Taijū mo shinchō mo asa to yoru (to) de wa kanarazu chigaimasu.
Both one’s weight and one’s height always differ between day and night.
Sentence Note: Although “which” is not in the sentence, (to) de wa （と）では is still used to create the phrase “between…and…”
(Dōshitsu to) besshitsu to dotchi ga ii?
(Between same room or) separate rooms, which is better?
Sentence Note: Whenever the first element is deemed to be obvious, it may be omitted from the sentence. In this example, the only thing that could reasonably be compared with besshitsu 別室 (separate room) is the phrase for “same room,” which is dōshitsu 同室. Though rather unrelated, also note that the “which” in “which is” is neither a noun nor an adjective, meaning it doesn’t correspond to the “which” phrases in this lesson.
When listing three or more phrases, you can use no naka de (wa) の中で（は）instead of (to) de wa （と）では. The difference in nuance by using the word naka 中 is that the translation will usually include “among” rather than “between.”
Inu to neko to, usage [(to)/no naka] de wa, dore ga ichiban suki desu ka?
Between/among dogs, cats, and rabbits, which do you like the most?
Grammar Note: The use of the particle wa は is to emphasize the choice being made. In effect, it highlights the pool of choices. In the next sentence, wa は is not used. The reason for this is because the four seasons are quite finite and there is no need to add special emphasis to the options at hand. However, adding wa は would not make the sentence odd or ungrammatical.
Haru, natsu, aki, fuyu no naka de [dore/dochira] no kisetsu ga ichiban o-suki desu ka?
Among spring, summer, autumn, and winter, which season do you like the most?
Grammar Note: Although dochira どちら is almost always used in situations in which there are only two things ‘which’ may refer to, it is sometimes treated as the formal form of dore どれ. This becomes apparent when clearly formal elements are introduced in the sentence. Here, we see that the prefix o- お～ is added to suki da 好きだ (to like) to create an honorific expression.
Monsuto to Pazudora tte dotchi ga suki?
Between Monster Strike and Puzzle & Dragon, which do you like?
Grammar Note: The second/last to と may actually be seen as tte って. As we know, this is not the only instance in which to と can be replaced by tte って. Its use here is to lessen the old-fashioned nature of marking the second element.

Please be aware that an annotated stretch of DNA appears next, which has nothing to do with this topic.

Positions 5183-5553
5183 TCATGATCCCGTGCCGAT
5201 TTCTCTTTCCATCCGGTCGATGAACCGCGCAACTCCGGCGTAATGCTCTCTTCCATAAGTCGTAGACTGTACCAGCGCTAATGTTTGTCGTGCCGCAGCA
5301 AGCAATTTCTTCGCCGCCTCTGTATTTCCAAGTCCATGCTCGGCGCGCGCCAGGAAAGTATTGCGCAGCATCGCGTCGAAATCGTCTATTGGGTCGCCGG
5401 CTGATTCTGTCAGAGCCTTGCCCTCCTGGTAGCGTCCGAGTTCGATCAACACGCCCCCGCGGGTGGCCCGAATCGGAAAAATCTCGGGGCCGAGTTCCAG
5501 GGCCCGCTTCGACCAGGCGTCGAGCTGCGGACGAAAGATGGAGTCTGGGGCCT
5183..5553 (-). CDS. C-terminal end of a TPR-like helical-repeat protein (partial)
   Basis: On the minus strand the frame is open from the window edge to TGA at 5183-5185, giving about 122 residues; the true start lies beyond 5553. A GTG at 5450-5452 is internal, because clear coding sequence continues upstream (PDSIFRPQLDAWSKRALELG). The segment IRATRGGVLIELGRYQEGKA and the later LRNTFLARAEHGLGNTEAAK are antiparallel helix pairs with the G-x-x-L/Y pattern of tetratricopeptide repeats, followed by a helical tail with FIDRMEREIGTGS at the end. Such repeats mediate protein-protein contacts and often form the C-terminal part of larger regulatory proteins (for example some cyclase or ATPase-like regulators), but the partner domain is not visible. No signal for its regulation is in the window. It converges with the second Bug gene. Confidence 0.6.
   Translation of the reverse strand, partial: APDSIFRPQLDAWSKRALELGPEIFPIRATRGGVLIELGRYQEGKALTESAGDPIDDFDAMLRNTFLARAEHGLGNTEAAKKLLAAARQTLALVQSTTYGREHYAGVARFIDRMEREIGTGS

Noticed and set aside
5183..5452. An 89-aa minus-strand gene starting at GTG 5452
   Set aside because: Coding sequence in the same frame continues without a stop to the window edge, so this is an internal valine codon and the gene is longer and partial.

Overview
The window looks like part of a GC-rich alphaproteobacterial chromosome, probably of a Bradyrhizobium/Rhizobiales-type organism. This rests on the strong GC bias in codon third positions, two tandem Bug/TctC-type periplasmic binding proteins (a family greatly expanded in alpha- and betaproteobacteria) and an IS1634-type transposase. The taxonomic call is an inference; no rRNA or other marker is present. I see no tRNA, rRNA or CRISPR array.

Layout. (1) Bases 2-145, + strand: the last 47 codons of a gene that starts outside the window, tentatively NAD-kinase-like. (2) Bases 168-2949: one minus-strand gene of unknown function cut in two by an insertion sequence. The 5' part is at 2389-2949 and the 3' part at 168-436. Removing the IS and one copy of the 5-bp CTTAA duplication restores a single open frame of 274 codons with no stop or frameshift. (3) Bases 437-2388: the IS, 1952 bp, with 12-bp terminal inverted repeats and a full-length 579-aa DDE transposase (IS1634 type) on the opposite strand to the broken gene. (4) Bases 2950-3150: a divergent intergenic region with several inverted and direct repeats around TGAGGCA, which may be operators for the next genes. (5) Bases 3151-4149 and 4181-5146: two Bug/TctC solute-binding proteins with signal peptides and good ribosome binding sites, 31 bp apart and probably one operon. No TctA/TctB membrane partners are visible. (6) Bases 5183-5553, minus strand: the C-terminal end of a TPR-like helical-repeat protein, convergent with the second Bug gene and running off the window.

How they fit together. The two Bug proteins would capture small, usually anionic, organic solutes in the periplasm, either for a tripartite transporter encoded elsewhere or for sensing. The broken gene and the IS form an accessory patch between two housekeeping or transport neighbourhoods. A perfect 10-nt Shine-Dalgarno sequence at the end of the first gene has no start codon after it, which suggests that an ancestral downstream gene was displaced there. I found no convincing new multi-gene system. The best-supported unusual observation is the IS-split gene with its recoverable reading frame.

Phrase Note: Monster Strike and Puzzle & Dragon are two of the most popular mobile app games in Japan. Colloquially, they are referred to by their contractions as is demonstrated in Ex. 22.
The use of to と to mark the second/last element, as mentioned, is grammatically unnecessary. This is also the case when one or both elements are nominalized phrases. When it’s missing, you’ll see that the nominalized phrase essentially connects with the ‘which’ word with the particle no の.
Tamanegi wa, nama to kanetsu suru no (to) dotchi ga ii no?
As for onions, which is better, they being raw or heating them up?
Ie wa, uru no to kasu no (to), dotchi ga ii no?
As for homes, between selling and leasing, which is better?
Soru no to nuku no (to), dotchi ga ii no?
Between shaving and plucking, which is better?
Another facet of grammar surrounding ‘which’ is the optional addition of no hō の方 to the sentence after a ‘which’ word to emphasize “which one.”
Orthography Note: To avoid confusion with its other usages, 方 may be read as ほう.
Wain to biiru [(to) de wa/no] dochira (no hō) ga suki desu ka?
Between wine and beer, which (one) do you like?
Ima no tokoro, Monsuto to Pazudora (to) de wa, [dotchi/dochira] no hō ga ninki ga aru n desu ka?
Ima no tokoro, Monsuto to Pazudora, dotchi (no hō) ga ninki na no deshō ka?
Currently, which (one) is popular, Monster Strike or Puzzle & Dragons?
Grammar Note: As is seen in 27b, just as we can see “Monster Strike or Puzzle & Dragon, which one should I choose,” the lack of (to) de wa （と）では creates the same effect.
Kitsuenseki to kin’enseki, dochira ni nasaimasu ka?
Which would you like, smoking or non-smoking?